Deep brain stimulation fails to improve memory in new study

New findings temper the hope that deep brain stimulation, which has shown success in treating Parkinson’s disease and some psychiatric disorders, might also soon be useful in Alzheimer’s disease and dementia.

A study published Wednesday in the journal Neuron suggests that a certain type of stimulation previously shown to improve memory might actually impair it. The findings highlight how nuanced and complicated modulating cognition can be, according to the researchers.

“People got really excited about deep brain stimulation and started applying it in a lot of different areas…But for the purposes of memory, it’s much more challenging,” said Joshua Jacobs, a bioengineer at Columbia University and the study’s first author. “We were disappointed.”

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Dr. Jacobs’s team sought to replicate the findings of a 2012 study that showed significant improvement in memory following stimulation at 50 Hz—a high frequency—through tiny probes embedded in the brains of seven patients. Dr. Jacobs was intrigued by the results because that frequency had been shown to silence neurons in other studies, which would presumably hinder the formation of memories, he said.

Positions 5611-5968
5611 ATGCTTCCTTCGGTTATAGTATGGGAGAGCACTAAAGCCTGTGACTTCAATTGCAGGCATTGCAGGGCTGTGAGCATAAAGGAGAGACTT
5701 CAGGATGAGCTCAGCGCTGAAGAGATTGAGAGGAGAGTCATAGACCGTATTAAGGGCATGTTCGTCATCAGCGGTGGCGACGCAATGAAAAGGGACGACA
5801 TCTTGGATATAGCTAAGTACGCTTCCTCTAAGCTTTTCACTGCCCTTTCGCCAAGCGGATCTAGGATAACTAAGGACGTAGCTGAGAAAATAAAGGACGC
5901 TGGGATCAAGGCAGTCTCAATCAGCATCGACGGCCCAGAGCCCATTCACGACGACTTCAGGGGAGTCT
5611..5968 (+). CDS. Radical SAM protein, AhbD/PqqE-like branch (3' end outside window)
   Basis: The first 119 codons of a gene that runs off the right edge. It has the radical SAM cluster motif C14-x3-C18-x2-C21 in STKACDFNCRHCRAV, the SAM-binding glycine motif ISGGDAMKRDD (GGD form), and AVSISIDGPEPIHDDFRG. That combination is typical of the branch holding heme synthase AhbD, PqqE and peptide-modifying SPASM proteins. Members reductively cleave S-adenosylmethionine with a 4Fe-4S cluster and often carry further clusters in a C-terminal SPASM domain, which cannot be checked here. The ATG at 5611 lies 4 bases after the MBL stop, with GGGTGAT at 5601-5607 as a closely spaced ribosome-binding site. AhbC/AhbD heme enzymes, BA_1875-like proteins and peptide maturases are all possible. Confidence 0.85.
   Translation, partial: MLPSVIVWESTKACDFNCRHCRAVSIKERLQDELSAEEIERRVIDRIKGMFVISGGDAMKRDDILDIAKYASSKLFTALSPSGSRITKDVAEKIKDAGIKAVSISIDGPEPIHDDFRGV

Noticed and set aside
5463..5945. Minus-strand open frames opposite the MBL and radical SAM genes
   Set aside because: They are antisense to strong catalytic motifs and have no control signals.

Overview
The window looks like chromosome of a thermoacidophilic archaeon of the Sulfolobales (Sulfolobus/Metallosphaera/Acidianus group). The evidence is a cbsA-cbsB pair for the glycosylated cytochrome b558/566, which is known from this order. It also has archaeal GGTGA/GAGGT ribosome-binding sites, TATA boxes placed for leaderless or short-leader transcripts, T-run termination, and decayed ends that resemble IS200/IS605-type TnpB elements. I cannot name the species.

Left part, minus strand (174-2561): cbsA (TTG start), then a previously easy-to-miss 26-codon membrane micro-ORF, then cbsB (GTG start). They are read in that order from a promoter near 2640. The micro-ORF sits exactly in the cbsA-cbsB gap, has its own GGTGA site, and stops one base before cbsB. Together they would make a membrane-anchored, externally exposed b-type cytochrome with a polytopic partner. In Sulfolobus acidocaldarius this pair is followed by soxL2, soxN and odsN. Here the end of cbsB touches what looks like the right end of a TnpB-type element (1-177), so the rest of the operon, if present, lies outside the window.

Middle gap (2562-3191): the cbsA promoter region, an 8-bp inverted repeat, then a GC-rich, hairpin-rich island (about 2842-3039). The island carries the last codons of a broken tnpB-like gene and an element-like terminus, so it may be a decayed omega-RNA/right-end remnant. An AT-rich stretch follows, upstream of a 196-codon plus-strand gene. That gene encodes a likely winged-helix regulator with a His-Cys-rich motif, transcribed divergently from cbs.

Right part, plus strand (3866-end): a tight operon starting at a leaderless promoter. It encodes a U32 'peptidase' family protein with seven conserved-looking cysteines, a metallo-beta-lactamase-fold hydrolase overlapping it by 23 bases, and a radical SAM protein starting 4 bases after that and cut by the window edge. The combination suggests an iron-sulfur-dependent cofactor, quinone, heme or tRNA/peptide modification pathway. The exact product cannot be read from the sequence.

The lead author of that study, which was published in the New England Journal of Medicine, didn't respond to a request for comment.

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